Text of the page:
What is discrimination on the grounds of language?
Language discrimination is the unfair treatment of a person because of his or her native language, their knowledge of or proficiency in the official (state) language and proficiency in other languages. Language discrimination also refers to someone’s use of language and the characteristics of their speech such as accent, size of vocabulary, and syntax. It is often linked to unfair treatment on the grounds of racial or ethnic origin.
The prohibition of discrimination may be violated, when certain rights are denied to someone and they are treated differently better or worse than someone else because of their language. Moreover, there are different ways in which discrimination can occur, which is not always in a direct and overt manner. Therefore, it is important to recognize different types of discrimination.
Whilst discrimination based on language may occur in different areas of life, one of the areas most affected is the employment relationship. It is understandable that many jobs, especially in the services area, do require knowledge and proficiency in certain languages, including the official language of the state. However, the required level of such proficiency should be reasonably justified for the purposes of the specific position.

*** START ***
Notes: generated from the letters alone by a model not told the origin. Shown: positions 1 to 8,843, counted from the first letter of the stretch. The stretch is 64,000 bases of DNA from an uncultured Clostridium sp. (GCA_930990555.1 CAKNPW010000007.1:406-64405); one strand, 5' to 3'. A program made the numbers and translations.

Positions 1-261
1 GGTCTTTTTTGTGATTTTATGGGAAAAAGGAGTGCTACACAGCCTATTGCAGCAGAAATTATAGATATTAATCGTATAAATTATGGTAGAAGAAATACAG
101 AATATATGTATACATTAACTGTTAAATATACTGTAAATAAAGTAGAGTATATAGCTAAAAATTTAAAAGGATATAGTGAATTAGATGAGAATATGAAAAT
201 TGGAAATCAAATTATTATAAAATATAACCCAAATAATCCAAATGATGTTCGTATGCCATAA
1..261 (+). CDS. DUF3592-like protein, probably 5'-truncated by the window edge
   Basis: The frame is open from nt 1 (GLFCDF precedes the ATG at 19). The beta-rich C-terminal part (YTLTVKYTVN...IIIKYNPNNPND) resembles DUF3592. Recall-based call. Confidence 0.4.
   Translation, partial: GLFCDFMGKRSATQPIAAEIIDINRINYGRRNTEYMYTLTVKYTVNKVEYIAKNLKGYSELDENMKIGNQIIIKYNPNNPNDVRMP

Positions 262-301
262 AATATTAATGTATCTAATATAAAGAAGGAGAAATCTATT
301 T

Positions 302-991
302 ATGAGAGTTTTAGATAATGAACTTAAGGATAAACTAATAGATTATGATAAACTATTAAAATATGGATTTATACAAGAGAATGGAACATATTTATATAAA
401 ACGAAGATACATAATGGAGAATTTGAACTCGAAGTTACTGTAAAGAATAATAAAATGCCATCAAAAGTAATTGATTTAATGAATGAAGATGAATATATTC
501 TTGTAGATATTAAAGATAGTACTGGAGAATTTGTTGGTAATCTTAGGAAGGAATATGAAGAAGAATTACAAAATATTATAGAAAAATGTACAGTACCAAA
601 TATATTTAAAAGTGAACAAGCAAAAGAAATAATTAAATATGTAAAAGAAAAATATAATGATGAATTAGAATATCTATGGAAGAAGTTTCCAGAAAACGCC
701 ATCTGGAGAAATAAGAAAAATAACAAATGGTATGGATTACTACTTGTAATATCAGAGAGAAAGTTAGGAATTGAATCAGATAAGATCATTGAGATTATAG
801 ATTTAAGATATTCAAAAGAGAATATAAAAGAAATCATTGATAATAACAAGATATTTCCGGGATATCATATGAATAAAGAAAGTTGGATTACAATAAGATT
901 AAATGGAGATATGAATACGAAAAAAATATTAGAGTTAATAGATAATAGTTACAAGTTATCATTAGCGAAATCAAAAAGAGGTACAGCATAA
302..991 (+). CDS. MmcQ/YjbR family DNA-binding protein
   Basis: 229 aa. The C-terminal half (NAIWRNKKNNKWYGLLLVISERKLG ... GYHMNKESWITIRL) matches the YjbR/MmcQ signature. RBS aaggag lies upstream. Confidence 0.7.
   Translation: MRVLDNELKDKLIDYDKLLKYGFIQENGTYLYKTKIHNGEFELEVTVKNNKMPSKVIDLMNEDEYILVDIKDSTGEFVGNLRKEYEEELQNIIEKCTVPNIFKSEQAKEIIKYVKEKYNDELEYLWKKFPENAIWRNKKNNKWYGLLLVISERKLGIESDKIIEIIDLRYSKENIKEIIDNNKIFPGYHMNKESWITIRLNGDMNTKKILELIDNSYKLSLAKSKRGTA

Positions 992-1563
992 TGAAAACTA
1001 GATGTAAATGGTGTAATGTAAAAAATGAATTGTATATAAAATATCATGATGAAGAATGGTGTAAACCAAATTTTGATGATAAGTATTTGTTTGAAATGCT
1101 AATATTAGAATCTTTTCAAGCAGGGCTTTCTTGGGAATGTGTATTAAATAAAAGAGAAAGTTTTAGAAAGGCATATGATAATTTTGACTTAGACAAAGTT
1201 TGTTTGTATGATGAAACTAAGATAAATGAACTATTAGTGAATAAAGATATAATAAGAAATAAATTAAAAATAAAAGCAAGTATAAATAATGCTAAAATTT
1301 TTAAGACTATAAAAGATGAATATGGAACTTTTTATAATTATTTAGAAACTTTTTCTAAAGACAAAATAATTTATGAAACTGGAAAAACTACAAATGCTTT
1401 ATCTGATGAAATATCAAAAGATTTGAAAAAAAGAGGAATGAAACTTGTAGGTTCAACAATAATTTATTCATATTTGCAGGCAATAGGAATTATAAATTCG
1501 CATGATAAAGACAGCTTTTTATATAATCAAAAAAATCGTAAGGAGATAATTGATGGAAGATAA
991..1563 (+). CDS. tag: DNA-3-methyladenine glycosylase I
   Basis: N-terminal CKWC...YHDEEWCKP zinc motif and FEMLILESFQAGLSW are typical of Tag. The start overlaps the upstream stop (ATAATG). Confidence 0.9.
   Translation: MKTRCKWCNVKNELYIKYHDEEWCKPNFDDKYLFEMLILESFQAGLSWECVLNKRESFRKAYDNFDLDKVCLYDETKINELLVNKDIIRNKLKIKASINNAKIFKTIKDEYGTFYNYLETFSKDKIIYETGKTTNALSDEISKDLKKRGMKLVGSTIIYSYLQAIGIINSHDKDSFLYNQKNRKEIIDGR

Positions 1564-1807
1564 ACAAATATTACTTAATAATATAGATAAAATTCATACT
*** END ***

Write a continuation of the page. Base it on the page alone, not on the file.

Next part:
example Language discrimination may occur when an employer requests a native speaker’s level of proficiency in a certain language without reasonable grounds, or where a person with the necessary level of language proficiency is not hired or promoted merely because of his or her accent.
There can, however, be exceptions in the employment area where different treatment on the grounds of language can be objectively and reasonably justified by a legitimate aim.
example The knowledge of a specific language may be required if the ability to speak this language is an integral part of the services offered by a particular company. A minority language speaker may receive a higher salary than another person due to being able to speak more languages which are relevant to the position.
In this Guide, you can read more about the most common areas of daily life where discriminatory practices may occur.
Article 91, 4, 114
13 May 2005
14 September 2005
26 April 1994